What is that?
Stated very briefly, allegro is an
It may also be operated as a Client/Server
System, but on a LAN, it doesn't need a server as long as
everyone has access to a common disk drive.
This brief statement contains five concepts that we have to explain in more detail.
Database System (as opposed to a purpose-built library
This means that allegro is not a specialized application package but it can be configured for many different tasks that require the capturing, saving, managing, retrieval and evaluation of data. This kind of software has to have a number of features, among which are these:
Data structures cannot be "hard-wired" but have to
and parametrizable. In particular, allegro is not
to library-specific Data and their idiosyncrasies, but it can cover a
wide spectrum of structures and functions.
From Version 23.2, allegro is Unicode-enabled.
An allegro database can be run on all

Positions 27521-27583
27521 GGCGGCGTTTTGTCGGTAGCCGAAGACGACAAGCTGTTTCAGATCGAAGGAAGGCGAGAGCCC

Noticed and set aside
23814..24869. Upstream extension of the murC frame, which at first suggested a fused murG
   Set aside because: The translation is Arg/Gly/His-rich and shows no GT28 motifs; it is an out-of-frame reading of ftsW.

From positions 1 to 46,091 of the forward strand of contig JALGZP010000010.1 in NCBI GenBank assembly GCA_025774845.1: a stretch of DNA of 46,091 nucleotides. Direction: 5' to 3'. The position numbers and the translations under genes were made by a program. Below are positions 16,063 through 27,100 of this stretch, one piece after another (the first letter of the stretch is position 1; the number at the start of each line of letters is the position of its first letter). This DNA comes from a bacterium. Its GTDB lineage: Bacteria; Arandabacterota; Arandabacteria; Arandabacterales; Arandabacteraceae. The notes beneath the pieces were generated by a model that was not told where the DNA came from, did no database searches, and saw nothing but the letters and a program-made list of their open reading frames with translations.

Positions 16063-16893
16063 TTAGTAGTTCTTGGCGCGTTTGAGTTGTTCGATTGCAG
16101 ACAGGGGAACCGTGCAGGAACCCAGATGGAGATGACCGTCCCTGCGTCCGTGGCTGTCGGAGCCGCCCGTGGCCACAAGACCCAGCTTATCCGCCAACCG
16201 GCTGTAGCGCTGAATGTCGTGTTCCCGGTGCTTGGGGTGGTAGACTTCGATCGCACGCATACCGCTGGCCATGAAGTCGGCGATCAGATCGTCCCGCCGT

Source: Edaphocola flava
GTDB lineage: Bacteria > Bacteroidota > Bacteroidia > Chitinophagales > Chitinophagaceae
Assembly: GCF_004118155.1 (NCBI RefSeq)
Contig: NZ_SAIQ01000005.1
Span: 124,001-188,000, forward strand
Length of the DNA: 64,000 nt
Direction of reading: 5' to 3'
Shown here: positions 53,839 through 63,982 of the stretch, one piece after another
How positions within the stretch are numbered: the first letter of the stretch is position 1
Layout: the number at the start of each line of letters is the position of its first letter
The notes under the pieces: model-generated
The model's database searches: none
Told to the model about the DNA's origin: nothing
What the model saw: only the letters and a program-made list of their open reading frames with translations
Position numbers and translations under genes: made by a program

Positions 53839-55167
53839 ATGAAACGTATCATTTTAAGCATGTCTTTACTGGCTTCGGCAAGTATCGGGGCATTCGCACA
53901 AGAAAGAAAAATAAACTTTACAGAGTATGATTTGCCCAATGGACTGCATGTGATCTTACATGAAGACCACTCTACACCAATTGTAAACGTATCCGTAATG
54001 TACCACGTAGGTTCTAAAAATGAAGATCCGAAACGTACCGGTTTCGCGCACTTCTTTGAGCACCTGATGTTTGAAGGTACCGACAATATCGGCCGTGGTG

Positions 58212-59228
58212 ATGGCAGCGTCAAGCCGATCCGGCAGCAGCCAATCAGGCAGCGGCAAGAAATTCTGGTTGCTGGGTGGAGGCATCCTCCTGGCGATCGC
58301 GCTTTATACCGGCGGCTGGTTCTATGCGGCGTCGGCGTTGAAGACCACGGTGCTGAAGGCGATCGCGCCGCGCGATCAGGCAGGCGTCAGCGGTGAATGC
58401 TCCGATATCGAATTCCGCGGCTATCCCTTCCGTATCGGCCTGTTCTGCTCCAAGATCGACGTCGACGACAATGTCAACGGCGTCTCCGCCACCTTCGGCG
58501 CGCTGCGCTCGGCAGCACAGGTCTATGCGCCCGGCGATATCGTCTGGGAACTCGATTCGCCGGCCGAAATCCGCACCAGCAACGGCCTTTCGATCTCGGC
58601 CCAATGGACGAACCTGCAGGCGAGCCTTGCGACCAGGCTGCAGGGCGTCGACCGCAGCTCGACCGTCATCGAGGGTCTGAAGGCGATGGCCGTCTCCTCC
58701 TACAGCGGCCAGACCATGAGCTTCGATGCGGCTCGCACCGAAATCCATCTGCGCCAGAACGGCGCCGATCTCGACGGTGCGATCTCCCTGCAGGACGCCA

incl. DOS and Novell, with simultaneous access from any number of
(There are no separate single-user and multi-user versions.)
All transactions (Data input, corrections, etc.) are logged in a separate file. In the event of a severe crash that leaves the database in a corrupt state, it can be restored to the state immediately before the crash.
No additional software, like a standard database system, is needed to run allegro. This means: No extra cost or efforts. Simply stated: allegro does everything all by itself.
allegro is platform-independent
MS-DOS, UNIX, Linux, Windows'95/98 und NT - a database can reside on any of these platforms. Not only this, but the file structure is exactly the same in all cases. Therefore, one need only copy a database to make it usable on another patform. If the same disk is accessible from two platforms, like DOS and Windows, both can access a database simultaneously. (The problem of different character sets is solved by a tranparent table-driven mechanism.) Convenient client programs exist for DOS and Windows (from '95 up) and for the Web.